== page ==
Comfort of wearing the Shokz OpenRun Pro
Admittedly: The OpenRun Pro marks the first bone-sound headphones I’ve ever tested. Accordingly, I was very curious to see whether one could actually keep the full-bodied promised, outstanding wearing comfort here.
The result surprised me positively. With a total weight of about 30 grams, the headphones are relatively light, but the shape of the titanium earpiece takes some getting used to. After all, it cannot be adjusted, so there is always a gap between the back of the head and the headband. The design of the OpenRun Pro causes a slight pressure on the cheekbones, but I got used to it very quickly in the practical test – it’s not really unpleasant.
Even when wearing glasses, the comfort is convincing after a bit of getting used to. The grip is also surprisingly firm. Even during running training, the Shokz OpenRun Pro do not slip during fast movements. Only when wearing a cap it hangs a little. As quite as comfortable as (good) in-ear headphones I feel the wearing comfort but basically there is not much to complain about here.
Features and battery life
The Shokz OpenRun Pro are connected to the respective audio source via Bluetooth version 5.1. Thanks to multipoint connectivity, the headphones can also be connected to two players simultaneously, which is quick and easy in practice.
The pairing is triggered by pressing and holding the “Volume+” button for five seconds. The status LED on the outside then starts to glow blue and red alternately, which signals the connection mode. Thereupon, the headphones are also immediately found by smartphone and co and are ready for use at the touch of a button.
Battery life and charging
Battery life is in line with the manufacturer’s claim. The OpenRun Pro can last for around 10 hours before they have to be connected to the mains again. Thanks to the quick-charge function, they are then fully recharged within one and a half hours. Unfortunately, there is no charging neutral that would allow recharging without a cable connection.
The charging process itself works flawlessly with the included cable. However, the specially developed magnetic charging technology also means that you cannot simply use a standard USB cable. If you lose the cable or forget it while traveling, battery charging is not possible. Replacement cables are strangely availableonly in the manufacturer’s US shop, but not on the German website. There, the “Magnetic Charging Cable” comes in at $12.95.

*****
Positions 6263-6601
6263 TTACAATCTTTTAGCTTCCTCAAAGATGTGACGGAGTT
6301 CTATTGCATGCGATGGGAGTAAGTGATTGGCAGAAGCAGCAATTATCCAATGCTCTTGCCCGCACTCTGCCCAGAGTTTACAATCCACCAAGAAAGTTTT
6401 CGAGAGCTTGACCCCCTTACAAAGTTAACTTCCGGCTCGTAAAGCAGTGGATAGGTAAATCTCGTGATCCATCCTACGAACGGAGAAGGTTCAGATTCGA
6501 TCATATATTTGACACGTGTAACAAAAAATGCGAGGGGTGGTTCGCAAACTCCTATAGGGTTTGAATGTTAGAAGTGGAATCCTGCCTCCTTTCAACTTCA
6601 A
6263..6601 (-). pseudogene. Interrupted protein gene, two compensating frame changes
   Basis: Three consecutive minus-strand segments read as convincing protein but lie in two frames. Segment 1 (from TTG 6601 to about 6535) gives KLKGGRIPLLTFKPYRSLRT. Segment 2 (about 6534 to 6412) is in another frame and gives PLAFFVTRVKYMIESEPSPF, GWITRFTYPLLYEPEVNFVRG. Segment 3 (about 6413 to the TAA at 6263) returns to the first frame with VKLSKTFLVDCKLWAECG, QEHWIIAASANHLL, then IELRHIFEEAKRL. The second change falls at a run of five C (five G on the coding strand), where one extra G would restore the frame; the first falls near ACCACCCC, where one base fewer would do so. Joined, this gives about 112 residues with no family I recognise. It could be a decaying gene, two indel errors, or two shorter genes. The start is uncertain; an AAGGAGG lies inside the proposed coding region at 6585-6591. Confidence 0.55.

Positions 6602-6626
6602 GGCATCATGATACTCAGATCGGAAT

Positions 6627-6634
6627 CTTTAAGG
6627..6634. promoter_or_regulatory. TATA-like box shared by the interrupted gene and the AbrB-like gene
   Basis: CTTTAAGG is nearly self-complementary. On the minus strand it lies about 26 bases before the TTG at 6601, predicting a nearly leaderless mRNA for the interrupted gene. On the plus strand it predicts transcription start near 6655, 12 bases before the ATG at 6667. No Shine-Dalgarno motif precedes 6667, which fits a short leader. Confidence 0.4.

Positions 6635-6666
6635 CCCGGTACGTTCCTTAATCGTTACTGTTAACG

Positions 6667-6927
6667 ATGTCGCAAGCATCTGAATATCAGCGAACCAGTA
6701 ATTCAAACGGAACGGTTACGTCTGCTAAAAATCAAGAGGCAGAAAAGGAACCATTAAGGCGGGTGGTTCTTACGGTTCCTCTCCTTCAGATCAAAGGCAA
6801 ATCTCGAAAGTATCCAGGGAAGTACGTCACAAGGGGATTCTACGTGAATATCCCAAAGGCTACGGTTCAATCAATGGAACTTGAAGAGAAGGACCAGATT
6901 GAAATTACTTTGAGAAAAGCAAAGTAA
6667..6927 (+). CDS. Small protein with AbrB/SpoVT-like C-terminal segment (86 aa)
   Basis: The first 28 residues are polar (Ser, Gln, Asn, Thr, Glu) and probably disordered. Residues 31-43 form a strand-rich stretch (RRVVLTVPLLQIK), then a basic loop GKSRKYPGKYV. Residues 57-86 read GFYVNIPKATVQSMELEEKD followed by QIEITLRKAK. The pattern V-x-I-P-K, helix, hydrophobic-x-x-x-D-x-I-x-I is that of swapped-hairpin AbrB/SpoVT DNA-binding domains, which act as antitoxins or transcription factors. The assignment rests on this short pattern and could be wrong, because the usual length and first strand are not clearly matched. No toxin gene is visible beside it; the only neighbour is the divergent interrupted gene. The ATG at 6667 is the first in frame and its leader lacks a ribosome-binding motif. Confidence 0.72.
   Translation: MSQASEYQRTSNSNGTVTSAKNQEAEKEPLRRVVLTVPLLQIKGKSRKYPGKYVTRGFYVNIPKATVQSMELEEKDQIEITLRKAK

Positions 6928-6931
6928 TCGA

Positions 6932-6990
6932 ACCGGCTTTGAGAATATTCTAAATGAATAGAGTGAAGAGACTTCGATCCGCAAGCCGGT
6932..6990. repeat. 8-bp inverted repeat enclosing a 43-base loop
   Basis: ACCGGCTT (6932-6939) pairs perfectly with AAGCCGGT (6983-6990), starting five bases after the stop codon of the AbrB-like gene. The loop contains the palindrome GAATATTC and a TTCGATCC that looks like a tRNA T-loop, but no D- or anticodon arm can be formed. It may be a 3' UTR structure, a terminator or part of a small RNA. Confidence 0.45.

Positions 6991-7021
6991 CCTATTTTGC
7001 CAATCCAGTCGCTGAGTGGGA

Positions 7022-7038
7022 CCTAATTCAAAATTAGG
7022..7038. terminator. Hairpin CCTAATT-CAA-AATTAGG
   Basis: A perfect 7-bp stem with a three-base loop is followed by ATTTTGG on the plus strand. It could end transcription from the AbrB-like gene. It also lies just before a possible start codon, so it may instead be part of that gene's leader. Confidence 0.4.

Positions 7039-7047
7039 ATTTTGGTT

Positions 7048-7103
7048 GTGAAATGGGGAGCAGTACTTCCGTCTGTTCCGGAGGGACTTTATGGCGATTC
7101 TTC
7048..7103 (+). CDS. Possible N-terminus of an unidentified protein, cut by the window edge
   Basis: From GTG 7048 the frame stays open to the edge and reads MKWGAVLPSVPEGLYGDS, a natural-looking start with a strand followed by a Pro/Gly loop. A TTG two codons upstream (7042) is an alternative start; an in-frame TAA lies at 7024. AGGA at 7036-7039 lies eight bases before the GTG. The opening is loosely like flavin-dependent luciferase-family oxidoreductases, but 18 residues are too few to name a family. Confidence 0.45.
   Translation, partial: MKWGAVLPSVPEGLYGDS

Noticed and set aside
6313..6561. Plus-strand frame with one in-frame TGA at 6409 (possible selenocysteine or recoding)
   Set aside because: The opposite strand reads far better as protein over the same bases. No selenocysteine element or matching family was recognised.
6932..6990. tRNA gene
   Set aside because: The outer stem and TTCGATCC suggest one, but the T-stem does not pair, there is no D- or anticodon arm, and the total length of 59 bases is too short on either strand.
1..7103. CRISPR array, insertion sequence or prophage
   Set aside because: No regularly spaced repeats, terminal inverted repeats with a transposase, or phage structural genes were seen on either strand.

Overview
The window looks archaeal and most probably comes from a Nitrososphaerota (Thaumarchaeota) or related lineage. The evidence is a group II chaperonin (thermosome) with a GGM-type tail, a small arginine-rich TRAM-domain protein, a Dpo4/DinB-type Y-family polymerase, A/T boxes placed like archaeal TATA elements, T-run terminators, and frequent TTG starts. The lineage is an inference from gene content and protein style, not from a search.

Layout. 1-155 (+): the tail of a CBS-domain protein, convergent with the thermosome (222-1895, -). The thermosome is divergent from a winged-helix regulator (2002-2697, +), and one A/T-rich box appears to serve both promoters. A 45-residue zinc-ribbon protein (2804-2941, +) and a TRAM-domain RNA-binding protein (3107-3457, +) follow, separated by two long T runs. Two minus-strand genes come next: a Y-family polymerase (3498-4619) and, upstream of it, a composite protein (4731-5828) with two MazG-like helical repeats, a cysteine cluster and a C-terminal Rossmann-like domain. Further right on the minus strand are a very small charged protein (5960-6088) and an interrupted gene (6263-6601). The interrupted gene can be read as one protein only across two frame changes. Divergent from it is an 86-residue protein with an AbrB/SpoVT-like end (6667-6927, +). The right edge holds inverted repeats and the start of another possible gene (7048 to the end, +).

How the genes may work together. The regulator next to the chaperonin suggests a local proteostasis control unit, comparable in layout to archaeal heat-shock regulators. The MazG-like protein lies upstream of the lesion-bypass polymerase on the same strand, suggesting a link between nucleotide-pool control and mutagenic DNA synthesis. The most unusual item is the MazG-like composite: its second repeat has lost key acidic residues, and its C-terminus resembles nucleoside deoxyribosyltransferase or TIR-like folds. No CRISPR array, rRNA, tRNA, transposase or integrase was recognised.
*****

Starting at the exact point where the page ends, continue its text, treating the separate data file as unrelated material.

Operating the Shokz OpenRun Pro
Operating the Shokz OpenRun Pro becomes second nature within a few minutes. We particularly like the fact that the multifunction button has grown significantly compared to previous models, which makes it easier to use.
You can pause or resume playback at the push of a button. A double-click jumps to the next song, and pressing it three times lets you switch to the previous track. When there is an incoming call, pressing the button once accepts or ends the call. Additionally, the respective voice assistant (Google Assistant or Siri) can be activated by pressing and holding the button. The operation is instantaneous and very precise, and we like it much better than the now frequently used touch control.
Shokz OpenRun Pro review: audio quality and microphone
I was particularly curious about the sound in the test of the Shokz OpenRun Pro. In terms of frequency band, the bone-sound sports headphones cover the usual band between 20 Hz and 20,000 Hz. Due to the technology used, no high-resolution audio codecs are offered, so the Pro is only satisfied with the SBC codec during playback.